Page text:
Get the band who gave their all! 25 April 2010
By Tym S. - Published on Amazon.com
"All Or Nothing" is right; The Small Faces gave it their all and got little back to show for it. But here you finally get it all and it's all good!

Unknown to most Americans, The Small Faces blasted a swathe through 60's Britain that resonated from The Who to Led Zeppelin, from the Mod scene to Psychedelic Soul. It was still echoing in both Punk and the Paisley Underground, reverb-ing on into many Britpop bands: The Sex Pistols covered "Whatcha Gonna Do About It"; Paul Weller and The Jam reincarnated as them to spark the Mod revival, as would Oasis again later.

The early band had fierce energy that used R'n'B like an attack. The raw footage from their Marqee Club debut crackles with threat and verve. They were as brutal as The Who and even better dressers. Steve Marriott's full-throttle gutbucket blues growl opened the door for every Rod Stewart, Joe Cocker, and Robert Plant after him. Their interpolation of Muddy Water's "You Need Love" as "You Need Loving" is the crystal clear blueprint for Zep's "Whole Lotta Love".

They made the arc into Psyche with textural songs like "Itchycoo Park" ('It's all too beau-ti-ful') and "Green Circles". Their mastery of the studio led to kaleidoscopic songs that reward deep listens. Their masterpiece was "Ogden's Nut Gone Flake", which is represented here with a walloping nine song extravaganza, narrated by the hilarious cockney surrealist Stanley Unwin. These guys were also fun and funny and it shows everywhere. New and archival interviews with everyone pace the disc with great insight, laughs, and some regrets.

The Small Faces were done in by those twin evils of Rock, drugs and managers. They didn't tour America and their catalog was lawyered off the radar for decades. But all that changes with this powerhouse disc. Get the band who gave their all. Here comes the nice, baby!
6 of 6 people found the following review helpful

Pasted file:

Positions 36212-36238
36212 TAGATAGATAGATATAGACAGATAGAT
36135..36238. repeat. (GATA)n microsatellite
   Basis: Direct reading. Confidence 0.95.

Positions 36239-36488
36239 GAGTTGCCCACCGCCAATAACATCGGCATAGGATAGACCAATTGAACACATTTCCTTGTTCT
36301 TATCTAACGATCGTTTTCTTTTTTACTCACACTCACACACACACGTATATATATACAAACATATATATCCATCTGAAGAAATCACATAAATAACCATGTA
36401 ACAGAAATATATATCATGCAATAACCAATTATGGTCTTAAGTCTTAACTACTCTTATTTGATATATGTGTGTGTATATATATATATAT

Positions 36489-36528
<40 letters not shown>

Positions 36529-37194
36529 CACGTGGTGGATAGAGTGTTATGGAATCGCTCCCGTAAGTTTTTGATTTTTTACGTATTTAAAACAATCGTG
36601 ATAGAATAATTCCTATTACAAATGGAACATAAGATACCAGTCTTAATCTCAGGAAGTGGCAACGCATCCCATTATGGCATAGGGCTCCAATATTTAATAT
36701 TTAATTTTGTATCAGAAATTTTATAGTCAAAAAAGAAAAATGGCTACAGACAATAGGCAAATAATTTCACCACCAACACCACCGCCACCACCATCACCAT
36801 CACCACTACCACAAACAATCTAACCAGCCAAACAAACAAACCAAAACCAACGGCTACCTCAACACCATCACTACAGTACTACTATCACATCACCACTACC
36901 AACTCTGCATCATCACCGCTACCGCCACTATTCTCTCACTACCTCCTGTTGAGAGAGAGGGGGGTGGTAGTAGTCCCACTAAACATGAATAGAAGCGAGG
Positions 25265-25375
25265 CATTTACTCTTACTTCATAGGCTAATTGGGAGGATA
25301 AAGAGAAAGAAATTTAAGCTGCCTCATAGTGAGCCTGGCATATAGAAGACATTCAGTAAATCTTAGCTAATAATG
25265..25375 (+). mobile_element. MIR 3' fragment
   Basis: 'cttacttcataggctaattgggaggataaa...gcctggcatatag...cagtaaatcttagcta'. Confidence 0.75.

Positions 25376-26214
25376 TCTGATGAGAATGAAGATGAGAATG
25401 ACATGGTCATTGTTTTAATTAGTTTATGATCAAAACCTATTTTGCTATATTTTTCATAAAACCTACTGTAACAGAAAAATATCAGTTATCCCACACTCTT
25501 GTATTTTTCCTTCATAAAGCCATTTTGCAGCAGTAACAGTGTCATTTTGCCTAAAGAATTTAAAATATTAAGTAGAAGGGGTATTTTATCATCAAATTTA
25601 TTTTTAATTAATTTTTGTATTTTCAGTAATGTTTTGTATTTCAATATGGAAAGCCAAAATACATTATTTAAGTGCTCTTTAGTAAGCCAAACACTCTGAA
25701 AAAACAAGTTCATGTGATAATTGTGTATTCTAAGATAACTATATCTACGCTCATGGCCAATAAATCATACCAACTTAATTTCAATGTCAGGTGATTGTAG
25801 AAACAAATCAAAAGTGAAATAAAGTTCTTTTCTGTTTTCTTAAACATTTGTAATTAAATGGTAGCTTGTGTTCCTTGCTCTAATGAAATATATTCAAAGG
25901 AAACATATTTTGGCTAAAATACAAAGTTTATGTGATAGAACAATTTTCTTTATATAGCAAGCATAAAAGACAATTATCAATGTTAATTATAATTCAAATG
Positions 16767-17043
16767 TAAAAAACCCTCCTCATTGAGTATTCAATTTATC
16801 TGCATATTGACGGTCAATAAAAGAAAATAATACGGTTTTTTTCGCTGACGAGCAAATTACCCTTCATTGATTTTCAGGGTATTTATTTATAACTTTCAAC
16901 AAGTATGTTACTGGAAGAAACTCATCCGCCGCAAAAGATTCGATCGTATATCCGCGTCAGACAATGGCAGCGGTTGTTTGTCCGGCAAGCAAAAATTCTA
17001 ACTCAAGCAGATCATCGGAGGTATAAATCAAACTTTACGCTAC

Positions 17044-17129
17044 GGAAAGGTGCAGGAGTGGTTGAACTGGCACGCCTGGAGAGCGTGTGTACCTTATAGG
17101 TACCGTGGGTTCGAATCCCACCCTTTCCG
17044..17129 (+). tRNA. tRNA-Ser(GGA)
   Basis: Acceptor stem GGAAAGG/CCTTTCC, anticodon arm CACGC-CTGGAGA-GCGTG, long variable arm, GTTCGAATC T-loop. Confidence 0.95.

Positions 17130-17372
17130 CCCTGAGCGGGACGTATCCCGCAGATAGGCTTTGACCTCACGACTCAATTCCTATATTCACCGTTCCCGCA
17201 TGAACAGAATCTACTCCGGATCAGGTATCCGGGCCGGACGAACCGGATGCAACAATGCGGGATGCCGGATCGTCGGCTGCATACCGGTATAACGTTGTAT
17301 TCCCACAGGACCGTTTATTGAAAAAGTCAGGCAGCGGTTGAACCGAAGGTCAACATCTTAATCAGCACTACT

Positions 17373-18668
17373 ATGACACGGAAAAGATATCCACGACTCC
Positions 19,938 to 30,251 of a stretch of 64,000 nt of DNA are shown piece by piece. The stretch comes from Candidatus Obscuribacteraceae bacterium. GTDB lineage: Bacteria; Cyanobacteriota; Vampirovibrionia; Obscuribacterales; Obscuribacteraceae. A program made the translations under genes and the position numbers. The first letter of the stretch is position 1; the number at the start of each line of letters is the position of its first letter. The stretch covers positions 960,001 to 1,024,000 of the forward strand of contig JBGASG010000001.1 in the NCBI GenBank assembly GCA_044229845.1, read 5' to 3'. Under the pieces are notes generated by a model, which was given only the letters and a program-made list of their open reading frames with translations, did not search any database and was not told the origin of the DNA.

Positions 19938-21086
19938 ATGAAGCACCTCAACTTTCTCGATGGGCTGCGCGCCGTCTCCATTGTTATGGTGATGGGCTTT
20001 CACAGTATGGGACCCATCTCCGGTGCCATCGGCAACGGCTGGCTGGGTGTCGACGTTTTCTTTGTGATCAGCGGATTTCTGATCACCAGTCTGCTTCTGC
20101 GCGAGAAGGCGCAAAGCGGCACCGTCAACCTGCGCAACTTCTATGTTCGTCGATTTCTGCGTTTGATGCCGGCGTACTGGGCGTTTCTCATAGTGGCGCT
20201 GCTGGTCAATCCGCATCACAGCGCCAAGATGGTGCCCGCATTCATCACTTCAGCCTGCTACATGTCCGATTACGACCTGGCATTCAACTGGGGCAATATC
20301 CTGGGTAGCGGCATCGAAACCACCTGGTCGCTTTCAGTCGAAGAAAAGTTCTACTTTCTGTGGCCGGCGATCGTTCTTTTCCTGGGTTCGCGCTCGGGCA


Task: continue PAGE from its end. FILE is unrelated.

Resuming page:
Stellar documentary of British Invasion giants 31 Mar. 2010
By hyperbolium - Published on Amazon.com
All or Nothing 1965-1968 is one of four documentaries released as part of a five-DVD British Invasion box set by Reelin' in the Years Productions. It is a spectacular collection of footage that spans twenty-seven complete vintage performances, interviews with the principle band members reflecting on their time as seminal mod and psychedelic rockers, and superb vintage clips of the band creating in the studio, shopping on Carnaby Street and gigging at iconic clubs like the Marquee. The producers have performed miracles in digging up rare television and film footage, and archival interviews with Steve Marriott (from 1985) and Ronnie Lane (from 1988, his last filmed appearance) are complemented by contemporary interviews with Kenney Jones and Ian McLagan.

Though the Small Faces had only one chart hit in the U.S. (1968's "Itchycoo Park"), their fame in the UK and Europe, not to mention their style, sound and musicianship, were in league with the Who and Stones. The band members post-Small Faces gigs brought a greater helping of stateside fame (Marriott with Humble Pie; Lane, McLagan and Jones with the Faces; and Jones with the latter-day Who), but this 101-minute documentary shows the Small Faces were a group to be reckoned with. Marriott was a ferocious front-man with an aggressive vocal delivery, hot guitar licks and a songwriting partnership with Ronnie Lane that matured from derivative R&B to original tunes that wove pop, rock and psych influences into their bedrock soul. The interviews trace the group's original influences, the pop sides forced upon them, and the turning points at which they made artistic leaps forward.

Among the biggest events in the Small Faces' development was a change in management and label from Don Arden and Decca to Andrew Loog Oldham and Immediate. The mod sounds and styles of their early singles quickly became psychedelic, but not before launching their new phase with the 1967 ode to methadrine, "Here Comes the Nice." Their hair and fashions in the accompanying television performance find the band in transition between the dandy style of the mods and the floral and flowing elements of the hippie revolution. The influence of LSD can be heard in "Green Shadows" and the band's U.S. breakthrough, "Itchycoo Park," which McLagan suggests was a rebuttal to England's formal system of higher education. The group's pièce de résistance, Ogden's Nut Gone Flake, is essayed here with a lip-synched clip of the title tune and a seven-song live-sung (but not played) set from the BBC's Colour Me Pop.

The progression from the hard R&B of "Whatch Gonna Do About It" to their crowning concept album is impressive, but that it happened in only three years is amazing. The story of the Small Faces is told here in the band's words and music, with interview footage woven among the music clips. The full performances, including four not featured in the documentary, can be viewed separately via DVD menu options. Lane's full interview and a photo gallery are included as extras, along with a 24-page booklet featuring detailed credits and song notes. This disc will strike a deep nostalgic chord for UK fans, and will be a voyage of discovery for Americans familiar only with "All or Nothing," "Itchycoo Park," "Tin Soldier," and "Lazy Sunday." [©2010 hyperbolium dot com]